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short essays and reports on the economic issues of the day
2004 ■ Number 10

Why No Business Loan Growth?
David C. Wheelock
lthough the most recent U.S. recession officially ended
two-and-a-half years ago, in November 2001, the volume of commercial and industrial (C&I) loans made
by U.S. commercial banks has continued to fall. This protracted
decline is similar to the pattern that followed the recession of
1990-91, when analysts concluded that borrowers faced a
“credit crunch” and Fed officials commented that “financial
headwinds” were restraining U.S. economic growth.
The chart plots the year-over-year growth rate of C&I loans
during the 36 months before and 36 months after the ends of
the 1990-91 and 2001 recessions (data for the 2001 recession
are through February 2004). C&I loan volume fell for nearly
three years following the end of the 1990-91 recession. Similarly, since November 2001, C&I loan volume has declined at
an average annual rate of more than 6 percent.
Are the reasons for the declines in C&I loans following
each recession the same? As a whole, U.S. commercial banks
came out of the 1990-91 recession in weak condition, characterized by low capital-to-asset ratios, low profit rates, and high
ratios of nonperforming loans to total loans. Consequently,
banks had relatively little ability to increase loan volume.
U.S. banks were in much better shape at the end of the 2001
recession. Banks averaged a return on assets of 1.13 percent
in 2001, as opposed to 0.52 percent in 1991. Average bank
capital ratios were also higher at the end of 2001 than at the
end of 1991—9.06 versus 6.74 percent—and the average nonperforming loan ratio of U.S. banks was lower at 1.41 percent
versus 3.71 percent in 1991. The strength of U.S. banks coming
out of the 2001 recession suggests that falling commercial loan
volume has not been the result of banks’ inability to lend.
In contrast to the previous post-recession experience, when
the volumes of all types of bank loans declined, consumer
and real estate loans have increased since the end of the 2001
recession. Real estate loan growth was especially rapid in the
second half of 2002 and first half of 2003, when long-term
interest rates, including mortgage rates, were falling.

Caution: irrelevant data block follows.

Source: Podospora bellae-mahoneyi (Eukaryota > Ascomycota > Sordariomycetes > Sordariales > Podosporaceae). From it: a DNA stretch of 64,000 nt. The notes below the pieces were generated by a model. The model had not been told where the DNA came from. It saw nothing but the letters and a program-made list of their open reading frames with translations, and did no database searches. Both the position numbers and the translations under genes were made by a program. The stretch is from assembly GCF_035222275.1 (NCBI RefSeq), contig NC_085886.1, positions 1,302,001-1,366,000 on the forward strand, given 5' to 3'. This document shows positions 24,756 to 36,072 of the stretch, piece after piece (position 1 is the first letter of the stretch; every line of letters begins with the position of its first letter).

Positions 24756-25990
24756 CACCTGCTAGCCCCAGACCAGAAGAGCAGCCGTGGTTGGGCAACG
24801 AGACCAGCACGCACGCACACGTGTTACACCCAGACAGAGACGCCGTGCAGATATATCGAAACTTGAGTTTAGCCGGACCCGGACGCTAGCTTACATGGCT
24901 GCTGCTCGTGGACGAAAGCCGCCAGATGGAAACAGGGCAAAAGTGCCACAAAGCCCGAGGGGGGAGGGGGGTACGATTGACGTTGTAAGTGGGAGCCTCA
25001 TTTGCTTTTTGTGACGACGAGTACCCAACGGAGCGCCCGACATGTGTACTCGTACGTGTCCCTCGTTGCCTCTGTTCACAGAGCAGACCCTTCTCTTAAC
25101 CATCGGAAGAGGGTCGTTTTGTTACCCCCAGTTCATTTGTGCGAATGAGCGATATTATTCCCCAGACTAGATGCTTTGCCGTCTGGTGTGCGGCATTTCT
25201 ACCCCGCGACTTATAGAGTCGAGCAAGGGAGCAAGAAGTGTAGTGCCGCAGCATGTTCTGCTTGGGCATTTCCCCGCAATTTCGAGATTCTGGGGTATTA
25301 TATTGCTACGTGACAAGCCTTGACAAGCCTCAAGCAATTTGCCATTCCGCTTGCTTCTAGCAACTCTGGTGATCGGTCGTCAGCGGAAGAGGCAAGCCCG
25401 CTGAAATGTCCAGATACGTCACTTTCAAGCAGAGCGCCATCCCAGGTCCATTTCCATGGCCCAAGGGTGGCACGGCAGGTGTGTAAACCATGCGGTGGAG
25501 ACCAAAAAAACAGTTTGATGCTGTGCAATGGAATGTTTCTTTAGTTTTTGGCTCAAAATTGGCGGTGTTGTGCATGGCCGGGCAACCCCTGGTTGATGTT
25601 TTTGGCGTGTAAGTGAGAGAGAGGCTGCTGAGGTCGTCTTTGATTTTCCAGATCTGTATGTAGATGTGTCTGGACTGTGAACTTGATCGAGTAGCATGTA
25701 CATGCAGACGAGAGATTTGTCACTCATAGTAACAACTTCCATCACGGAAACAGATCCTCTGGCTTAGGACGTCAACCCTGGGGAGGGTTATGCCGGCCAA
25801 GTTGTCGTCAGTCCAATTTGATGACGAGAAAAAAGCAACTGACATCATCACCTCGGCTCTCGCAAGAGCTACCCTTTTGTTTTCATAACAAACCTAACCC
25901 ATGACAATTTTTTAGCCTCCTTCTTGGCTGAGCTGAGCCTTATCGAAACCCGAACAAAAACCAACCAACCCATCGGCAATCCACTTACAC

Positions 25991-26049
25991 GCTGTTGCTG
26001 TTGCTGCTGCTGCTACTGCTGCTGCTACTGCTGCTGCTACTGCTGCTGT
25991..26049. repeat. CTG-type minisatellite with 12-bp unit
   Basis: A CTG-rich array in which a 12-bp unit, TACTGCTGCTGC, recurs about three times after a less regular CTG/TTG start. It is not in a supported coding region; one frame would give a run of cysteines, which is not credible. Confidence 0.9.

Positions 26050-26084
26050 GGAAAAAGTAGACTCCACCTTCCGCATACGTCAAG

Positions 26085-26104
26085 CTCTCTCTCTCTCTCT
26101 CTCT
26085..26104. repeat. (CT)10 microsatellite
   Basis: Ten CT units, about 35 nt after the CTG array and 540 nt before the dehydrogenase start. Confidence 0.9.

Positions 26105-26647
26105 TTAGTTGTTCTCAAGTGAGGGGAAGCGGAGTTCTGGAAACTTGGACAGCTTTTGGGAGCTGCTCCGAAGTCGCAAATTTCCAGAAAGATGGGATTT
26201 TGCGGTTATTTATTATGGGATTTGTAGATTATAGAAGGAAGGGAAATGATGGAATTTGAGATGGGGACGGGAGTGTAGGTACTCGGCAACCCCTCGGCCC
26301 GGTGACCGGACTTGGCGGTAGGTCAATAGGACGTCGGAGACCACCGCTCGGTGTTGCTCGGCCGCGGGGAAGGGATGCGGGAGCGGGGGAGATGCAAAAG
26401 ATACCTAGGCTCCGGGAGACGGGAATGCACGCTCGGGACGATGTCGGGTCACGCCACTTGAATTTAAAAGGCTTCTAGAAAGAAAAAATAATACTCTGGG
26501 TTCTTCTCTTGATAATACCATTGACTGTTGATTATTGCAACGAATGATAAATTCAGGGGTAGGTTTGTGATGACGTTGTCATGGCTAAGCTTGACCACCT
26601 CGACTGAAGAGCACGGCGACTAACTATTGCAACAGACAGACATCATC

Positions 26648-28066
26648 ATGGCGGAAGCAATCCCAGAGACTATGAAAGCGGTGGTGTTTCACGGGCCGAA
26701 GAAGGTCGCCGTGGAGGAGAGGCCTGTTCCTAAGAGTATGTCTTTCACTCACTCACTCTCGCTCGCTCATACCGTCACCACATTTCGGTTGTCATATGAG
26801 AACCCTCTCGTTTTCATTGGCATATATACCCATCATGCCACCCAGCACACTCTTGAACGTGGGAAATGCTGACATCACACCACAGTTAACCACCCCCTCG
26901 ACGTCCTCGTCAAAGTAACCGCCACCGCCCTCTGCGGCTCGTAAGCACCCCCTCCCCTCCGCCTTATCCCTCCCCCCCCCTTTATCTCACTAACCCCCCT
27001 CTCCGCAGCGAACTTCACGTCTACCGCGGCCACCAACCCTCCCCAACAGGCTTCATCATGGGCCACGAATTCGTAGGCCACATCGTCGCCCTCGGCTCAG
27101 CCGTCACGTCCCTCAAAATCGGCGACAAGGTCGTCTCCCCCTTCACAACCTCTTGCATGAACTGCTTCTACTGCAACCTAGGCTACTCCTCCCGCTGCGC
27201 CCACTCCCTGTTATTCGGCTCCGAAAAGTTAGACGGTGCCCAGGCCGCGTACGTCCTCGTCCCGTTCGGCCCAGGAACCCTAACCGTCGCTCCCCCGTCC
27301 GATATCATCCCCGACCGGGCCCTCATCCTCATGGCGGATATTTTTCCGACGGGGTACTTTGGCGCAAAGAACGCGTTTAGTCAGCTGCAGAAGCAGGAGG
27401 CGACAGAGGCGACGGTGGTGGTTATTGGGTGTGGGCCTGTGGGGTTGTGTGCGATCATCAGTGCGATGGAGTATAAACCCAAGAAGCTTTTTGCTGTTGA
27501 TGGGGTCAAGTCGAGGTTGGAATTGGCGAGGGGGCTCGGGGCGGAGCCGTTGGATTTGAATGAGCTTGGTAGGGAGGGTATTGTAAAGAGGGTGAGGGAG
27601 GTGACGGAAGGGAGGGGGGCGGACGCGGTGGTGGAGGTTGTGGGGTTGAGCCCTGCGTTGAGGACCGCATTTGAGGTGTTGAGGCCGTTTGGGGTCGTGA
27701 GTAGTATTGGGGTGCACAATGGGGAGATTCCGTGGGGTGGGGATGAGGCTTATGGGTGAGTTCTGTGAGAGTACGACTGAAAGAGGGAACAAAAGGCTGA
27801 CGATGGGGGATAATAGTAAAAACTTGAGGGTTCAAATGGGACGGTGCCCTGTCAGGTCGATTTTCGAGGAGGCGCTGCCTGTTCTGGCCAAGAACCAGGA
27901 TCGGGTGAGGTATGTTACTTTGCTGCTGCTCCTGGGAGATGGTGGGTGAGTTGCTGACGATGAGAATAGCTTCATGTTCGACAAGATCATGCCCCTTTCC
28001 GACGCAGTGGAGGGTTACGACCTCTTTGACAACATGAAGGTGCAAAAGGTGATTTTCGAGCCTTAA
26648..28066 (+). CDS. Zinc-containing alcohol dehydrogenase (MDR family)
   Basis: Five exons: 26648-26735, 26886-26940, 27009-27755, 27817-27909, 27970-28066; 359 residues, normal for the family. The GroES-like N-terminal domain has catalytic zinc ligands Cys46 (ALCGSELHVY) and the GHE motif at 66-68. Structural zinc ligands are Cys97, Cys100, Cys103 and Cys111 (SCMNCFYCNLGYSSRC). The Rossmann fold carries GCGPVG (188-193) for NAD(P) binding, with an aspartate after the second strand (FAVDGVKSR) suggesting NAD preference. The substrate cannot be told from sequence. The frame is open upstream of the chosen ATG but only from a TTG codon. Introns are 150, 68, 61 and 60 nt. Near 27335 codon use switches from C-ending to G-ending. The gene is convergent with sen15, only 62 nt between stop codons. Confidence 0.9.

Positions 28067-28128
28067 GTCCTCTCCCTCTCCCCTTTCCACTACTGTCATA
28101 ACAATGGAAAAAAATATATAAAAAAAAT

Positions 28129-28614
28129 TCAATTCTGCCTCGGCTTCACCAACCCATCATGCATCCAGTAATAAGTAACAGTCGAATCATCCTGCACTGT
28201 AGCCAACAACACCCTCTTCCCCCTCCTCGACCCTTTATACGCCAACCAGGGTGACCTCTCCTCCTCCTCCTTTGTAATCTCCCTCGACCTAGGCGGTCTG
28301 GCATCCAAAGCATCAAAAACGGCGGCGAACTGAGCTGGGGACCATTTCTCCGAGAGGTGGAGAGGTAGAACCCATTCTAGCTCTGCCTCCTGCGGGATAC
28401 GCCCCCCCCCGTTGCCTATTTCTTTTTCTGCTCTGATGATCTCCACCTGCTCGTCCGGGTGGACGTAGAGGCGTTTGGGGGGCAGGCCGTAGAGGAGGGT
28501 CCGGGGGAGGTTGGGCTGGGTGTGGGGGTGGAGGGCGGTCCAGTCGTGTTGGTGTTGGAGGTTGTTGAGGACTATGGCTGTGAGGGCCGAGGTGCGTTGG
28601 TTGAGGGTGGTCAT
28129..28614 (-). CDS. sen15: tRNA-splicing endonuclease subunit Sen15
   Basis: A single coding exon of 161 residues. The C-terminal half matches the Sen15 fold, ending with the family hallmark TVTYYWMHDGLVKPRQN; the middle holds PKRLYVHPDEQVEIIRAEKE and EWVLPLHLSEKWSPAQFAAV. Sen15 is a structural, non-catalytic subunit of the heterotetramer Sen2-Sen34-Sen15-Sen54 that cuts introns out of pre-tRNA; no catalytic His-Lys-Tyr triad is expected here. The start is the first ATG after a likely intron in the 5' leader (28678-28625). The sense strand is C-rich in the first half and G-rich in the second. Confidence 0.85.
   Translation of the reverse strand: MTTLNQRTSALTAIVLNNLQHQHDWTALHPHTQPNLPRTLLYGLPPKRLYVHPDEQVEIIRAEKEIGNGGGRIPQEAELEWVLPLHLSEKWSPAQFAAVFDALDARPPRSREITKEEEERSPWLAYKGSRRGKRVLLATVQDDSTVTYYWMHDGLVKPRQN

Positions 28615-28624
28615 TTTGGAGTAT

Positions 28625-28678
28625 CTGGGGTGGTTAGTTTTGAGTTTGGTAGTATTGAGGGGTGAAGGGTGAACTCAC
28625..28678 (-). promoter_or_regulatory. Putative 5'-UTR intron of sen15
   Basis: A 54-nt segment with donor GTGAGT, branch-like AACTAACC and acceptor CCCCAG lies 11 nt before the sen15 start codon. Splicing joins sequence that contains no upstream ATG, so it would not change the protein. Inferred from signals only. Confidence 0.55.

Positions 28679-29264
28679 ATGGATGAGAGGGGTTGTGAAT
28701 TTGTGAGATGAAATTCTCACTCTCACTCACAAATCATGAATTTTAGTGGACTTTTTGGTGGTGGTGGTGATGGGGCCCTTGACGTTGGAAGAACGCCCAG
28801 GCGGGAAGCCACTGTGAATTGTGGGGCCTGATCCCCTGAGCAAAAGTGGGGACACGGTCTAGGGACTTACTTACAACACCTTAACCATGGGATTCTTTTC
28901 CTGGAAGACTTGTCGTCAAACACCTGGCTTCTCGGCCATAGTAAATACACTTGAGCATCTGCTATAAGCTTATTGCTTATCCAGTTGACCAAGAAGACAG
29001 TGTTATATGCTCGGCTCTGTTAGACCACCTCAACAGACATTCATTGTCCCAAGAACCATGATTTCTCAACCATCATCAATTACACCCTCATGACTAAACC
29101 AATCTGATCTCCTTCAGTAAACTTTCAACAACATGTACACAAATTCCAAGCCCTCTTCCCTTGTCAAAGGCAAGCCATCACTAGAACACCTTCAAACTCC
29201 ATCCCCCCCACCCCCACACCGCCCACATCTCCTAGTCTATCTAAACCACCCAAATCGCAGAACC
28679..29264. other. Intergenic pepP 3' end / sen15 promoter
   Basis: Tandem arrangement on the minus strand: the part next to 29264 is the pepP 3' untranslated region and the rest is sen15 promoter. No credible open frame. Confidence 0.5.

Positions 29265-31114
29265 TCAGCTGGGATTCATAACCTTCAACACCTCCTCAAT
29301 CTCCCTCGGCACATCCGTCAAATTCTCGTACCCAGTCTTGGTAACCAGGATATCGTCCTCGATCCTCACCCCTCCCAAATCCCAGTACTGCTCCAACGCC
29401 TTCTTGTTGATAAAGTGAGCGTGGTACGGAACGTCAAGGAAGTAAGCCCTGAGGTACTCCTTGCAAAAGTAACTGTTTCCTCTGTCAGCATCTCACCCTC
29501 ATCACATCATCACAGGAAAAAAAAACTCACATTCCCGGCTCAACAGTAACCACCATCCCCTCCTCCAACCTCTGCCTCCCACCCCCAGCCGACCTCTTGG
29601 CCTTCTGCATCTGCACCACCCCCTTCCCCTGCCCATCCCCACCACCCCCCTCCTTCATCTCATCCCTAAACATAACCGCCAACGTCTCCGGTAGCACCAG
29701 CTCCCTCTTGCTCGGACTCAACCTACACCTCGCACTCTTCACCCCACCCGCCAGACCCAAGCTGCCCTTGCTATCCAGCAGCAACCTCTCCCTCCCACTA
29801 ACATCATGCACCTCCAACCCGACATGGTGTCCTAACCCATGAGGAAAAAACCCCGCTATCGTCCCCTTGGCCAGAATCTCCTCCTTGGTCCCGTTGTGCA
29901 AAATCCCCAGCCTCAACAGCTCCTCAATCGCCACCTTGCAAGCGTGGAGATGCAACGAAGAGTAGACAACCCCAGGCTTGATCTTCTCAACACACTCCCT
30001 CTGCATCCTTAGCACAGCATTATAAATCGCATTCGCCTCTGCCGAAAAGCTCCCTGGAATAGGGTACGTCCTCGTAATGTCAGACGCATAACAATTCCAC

Although declining long-term interest rates increased the
demand for mortgage loans, they probably contributed to
lower demand for business loans. Falling rates encouraged
corporations to replace short-term bank loans with long-term


debt issued in capital markets. Some evidence for this interpretation is reflected in the difference in C&I loan growth
rates for small and large banks. Between November 2001 and
February 2004, C&I loans from domestic U.S. banks fell at an
average annual rate of 6.2 percent. C&I loan volume of large
banks fell at a 11.0 percent rate, however, while small banks—
which lend disproportionately to small firms that lack access
to capital markets—experienced an average 6.5 percent increase
in C&I loan volume. Thus, the evidence suggests that a lack
of demand, rather than an inability of banks to lend, explains
much of the decline in C&I loan volume since 2001. A quarterly
survey of senior bank loan officers conducted by the Federal
Reserve found that domestic U.S. banks saw an increase in
C&I loan demand during the fourth quarter of 2003, the first
such increase registered by the survey since early 2000.1 The
absence of constraints on the ability of banks to lend suggests
that C&I loan volume will increase if loan demand continues
to pick up. ■

Board of Governors of the Federal Reserve System. January 2004 Senior Loan
Officer Opinion Survey on Bank Lending Practices.

C & I Loans at Commercial Banks
Percent Change from Year Ago






Views expressed do not necessarily reflect official positions of the Federal Reserve System.



Years Relative to End of Recession